Look for theorems that have been, or are currently, the subject of
major formalization efforts!

The two highest-rated answers as I write this [1,2] -- concerning
the Four-Color and Feit-Thompson theorems -- don't mention a *major*
point in the history of those theorems: proofs of both theorems have
been *completely formalized in the Coq proof assistant* in the last
ten years: the Four-Color Theorem in 2005 [3] and the Feit-Thompson
Theorem in 2012 [4], with both developments led by George Gonthier
[7] of Microsoft Research, Cambridge. I believe both of these
theorems were chosen for formalization efforts precisely because the
existing proofs were so large and complicated that it was considered
impossible for a single individual to understand them completely and
convincingly. **UPDATE**: as pointed out in the comments, I am wrong about the difficulty of the Feit-Thompson theorem. Rather, its original proof runs "only" about 250 pages and [12]:

“The Feit-Thompson Theorem,” Gonthier says, “is the first steppingstone in a much larger result, the classification of finite simple groups, which is known as the ‘monster theorem’ because it’s one of those theorems where belief in it resides in the belief of a few selected people who have understanding of it.”

This is particularly significant for the Four-Color Theorem: while the
theorem reducing the problem to finitely many cases was peer reviewed
in the original 1976 computer-assisted proof [5], the computer code
which checked the finitely many cases in the 1976 proof was not peer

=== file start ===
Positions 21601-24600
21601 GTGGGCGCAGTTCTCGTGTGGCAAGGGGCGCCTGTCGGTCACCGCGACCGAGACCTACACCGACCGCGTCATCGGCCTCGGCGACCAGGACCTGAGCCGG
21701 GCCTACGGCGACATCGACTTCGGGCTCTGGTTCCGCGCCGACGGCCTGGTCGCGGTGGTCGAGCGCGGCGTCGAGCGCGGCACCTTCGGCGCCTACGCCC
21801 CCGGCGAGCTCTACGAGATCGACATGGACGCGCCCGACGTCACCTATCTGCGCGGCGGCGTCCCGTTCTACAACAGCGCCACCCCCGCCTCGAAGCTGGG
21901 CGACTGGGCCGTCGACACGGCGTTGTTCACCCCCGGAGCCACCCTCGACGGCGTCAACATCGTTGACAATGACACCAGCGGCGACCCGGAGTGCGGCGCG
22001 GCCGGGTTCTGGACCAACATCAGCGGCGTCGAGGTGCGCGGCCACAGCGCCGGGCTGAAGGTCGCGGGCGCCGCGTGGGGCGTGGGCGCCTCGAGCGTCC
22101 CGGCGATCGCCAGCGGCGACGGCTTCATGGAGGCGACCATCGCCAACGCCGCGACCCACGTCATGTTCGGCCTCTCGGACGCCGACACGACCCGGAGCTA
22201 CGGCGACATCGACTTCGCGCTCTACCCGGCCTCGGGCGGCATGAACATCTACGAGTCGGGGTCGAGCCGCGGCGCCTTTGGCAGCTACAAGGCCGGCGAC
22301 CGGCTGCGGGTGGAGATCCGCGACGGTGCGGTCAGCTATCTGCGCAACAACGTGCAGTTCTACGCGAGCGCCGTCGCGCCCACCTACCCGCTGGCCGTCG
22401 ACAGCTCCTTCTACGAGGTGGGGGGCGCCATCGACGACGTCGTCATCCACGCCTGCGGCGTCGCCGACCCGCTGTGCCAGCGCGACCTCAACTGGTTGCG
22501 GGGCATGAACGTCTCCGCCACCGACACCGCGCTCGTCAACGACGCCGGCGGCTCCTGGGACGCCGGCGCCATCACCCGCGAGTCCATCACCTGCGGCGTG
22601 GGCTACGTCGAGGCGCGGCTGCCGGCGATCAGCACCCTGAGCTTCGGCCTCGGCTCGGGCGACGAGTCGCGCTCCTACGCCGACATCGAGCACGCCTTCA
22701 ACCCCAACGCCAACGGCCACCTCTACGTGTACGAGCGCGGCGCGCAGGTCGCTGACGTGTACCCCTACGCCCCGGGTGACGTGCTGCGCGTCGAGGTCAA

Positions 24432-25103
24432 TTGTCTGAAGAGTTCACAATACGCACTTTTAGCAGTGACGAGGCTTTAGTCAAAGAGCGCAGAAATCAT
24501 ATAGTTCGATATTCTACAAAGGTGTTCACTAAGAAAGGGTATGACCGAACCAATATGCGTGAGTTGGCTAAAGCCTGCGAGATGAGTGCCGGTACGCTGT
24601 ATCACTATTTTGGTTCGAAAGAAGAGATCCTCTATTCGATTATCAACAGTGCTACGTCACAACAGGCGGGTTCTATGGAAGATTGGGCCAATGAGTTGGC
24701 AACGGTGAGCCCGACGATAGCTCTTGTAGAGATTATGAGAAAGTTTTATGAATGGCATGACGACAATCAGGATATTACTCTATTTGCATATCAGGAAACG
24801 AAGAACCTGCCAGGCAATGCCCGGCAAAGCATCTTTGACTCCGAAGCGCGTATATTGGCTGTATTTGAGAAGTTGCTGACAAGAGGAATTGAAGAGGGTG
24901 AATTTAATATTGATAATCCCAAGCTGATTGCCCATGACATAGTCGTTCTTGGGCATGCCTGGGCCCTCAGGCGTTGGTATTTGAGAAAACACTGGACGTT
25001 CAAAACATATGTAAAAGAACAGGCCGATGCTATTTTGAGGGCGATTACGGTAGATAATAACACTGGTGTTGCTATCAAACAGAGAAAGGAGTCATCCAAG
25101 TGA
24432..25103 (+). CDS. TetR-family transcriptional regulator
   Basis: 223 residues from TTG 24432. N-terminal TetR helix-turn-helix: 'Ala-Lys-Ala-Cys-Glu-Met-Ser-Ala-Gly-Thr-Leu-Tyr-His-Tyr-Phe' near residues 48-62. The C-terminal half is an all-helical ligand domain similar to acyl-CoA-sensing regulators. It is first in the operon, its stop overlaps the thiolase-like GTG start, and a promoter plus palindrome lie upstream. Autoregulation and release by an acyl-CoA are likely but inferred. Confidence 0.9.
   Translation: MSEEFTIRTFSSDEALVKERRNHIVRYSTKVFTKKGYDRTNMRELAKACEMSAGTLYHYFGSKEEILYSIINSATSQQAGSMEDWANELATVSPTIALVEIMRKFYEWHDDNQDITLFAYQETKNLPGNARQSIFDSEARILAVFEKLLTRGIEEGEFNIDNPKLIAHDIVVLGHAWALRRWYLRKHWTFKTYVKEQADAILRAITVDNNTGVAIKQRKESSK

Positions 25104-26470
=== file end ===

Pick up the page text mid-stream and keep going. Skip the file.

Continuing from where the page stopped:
reviewed [[6]] -- indeed the effort to peer review was abandoned after
much effort, because the code was judged too long and complex [[6]].
Contrast this with the 2005 proof: going far beyond peer review, the
code has been completely formalized, meaning a specification stating
what the code should do has been given -- it should check the finitely
many cases correctly -- and they have proven that their code meets
that specification. This is an amazing achievement!

The AMS Notices article about the formalization of the Four Color
Theorem -- taken from a special issue of the Notices devoted
to computer-aided formal proof [9] -- provides a fascinating history of
the proof and discussion of the formalization, along with an
introduction to computer-aided formal proof for the non-specialist.

The Coq proof assistant [8,10] is a system for constructing and
checking completely formal proofs on the computer. Another of it's
major success stories is the formalization of an optimizing C
compiler [11].

[[6]]: http://www.ams.org/notices/200811/tx081101382p.pdf (I can't get this link to work as a footnote ???)